Summaries of health policy coverage from major news organizations
Texas Hospital Shuts Down Body Part Program After Recalling Shipments for Fear of HIV, Hepatitis Contamination
University of Texas Medical Branch officials on Tuesday said that the center's Willed Body Program has been shut down after the announcement of the latest in a "series of embarrassing revelations," the Houston Chronicle reports. After UTMB officials discovered that the medical branch's records were "in such disarray" that they could not determine whether any of the body parts had been tested for diseases, officials on Monday issued a recall of body parts shipped from the program to 60 research facilities nationwide, saying the body parts might have carried infectious diseases, including hepatitis B, hepatitis C and HIV. The officials said that the facilities should return all body parts shipped to them between November 2000 and May 2002 (Moran, Houston Chronicle, 8/6). "We just don't have the confidence in the completeness or accuracy of the records, so what we're doing is sending letters of notification to these medical research programs," UTMB spokesperson Chris Comer said (Lozano,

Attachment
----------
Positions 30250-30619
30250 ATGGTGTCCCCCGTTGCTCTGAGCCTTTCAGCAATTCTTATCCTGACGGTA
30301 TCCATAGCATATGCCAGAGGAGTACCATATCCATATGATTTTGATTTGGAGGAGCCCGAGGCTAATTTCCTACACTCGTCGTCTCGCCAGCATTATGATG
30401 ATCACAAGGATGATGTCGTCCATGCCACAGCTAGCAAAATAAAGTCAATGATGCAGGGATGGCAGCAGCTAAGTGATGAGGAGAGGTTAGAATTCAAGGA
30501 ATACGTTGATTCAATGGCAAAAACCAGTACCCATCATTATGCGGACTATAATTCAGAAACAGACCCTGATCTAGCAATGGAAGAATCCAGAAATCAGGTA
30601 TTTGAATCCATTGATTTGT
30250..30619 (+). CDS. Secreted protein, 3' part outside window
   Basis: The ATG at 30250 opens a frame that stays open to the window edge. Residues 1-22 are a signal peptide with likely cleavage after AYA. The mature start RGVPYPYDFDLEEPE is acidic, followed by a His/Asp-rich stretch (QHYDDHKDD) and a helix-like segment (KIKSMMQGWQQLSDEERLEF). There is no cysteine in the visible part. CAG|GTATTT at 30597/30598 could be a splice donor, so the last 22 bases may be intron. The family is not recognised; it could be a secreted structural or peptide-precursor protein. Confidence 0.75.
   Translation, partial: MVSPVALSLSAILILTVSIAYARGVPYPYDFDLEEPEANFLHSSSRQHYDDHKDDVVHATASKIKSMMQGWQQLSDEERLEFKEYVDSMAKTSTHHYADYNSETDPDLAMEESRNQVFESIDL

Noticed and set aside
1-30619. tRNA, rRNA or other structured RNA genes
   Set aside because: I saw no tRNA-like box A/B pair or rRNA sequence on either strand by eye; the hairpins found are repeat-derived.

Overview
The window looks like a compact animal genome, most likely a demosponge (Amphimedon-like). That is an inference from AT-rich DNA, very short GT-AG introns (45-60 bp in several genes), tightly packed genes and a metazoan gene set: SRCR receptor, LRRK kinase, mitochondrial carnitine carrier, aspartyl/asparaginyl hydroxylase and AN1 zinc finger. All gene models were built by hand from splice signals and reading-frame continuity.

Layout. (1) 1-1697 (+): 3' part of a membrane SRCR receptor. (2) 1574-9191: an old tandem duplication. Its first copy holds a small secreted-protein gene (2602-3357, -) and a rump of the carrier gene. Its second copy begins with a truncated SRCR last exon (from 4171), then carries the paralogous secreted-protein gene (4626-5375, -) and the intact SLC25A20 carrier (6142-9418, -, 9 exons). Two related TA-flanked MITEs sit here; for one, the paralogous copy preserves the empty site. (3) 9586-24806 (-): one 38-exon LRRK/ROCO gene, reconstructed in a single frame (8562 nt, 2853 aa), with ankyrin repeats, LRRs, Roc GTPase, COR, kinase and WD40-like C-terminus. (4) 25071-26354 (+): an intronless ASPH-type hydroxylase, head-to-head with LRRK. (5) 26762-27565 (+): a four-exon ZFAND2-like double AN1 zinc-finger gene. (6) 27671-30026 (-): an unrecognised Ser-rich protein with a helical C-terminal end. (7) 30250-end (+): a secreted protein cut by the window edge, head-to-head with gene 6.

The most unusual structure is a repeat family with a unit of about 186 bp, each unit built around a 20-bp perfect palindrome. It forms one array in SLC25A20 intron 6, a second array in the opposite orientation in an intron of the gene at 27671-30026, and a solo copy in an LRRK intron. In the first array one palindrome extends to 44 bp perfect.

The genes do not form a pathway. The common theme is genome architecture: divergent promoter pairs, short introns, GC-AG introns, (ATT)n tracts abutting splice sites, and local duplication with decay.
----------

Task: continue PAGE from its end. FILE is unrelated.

AP/South Florida Sun-Sentinel, 8/6). The body parts, including feet, knees and elbows, are primarily used for research purposes, but they may have been used in tissue transplants, the
AP/New York Times reports (AP/New York Times, 8/7). As of Monday, officials did not know whether any researchers had come in contact with or had been infected by the potentially untested body parts (AP/South Florida
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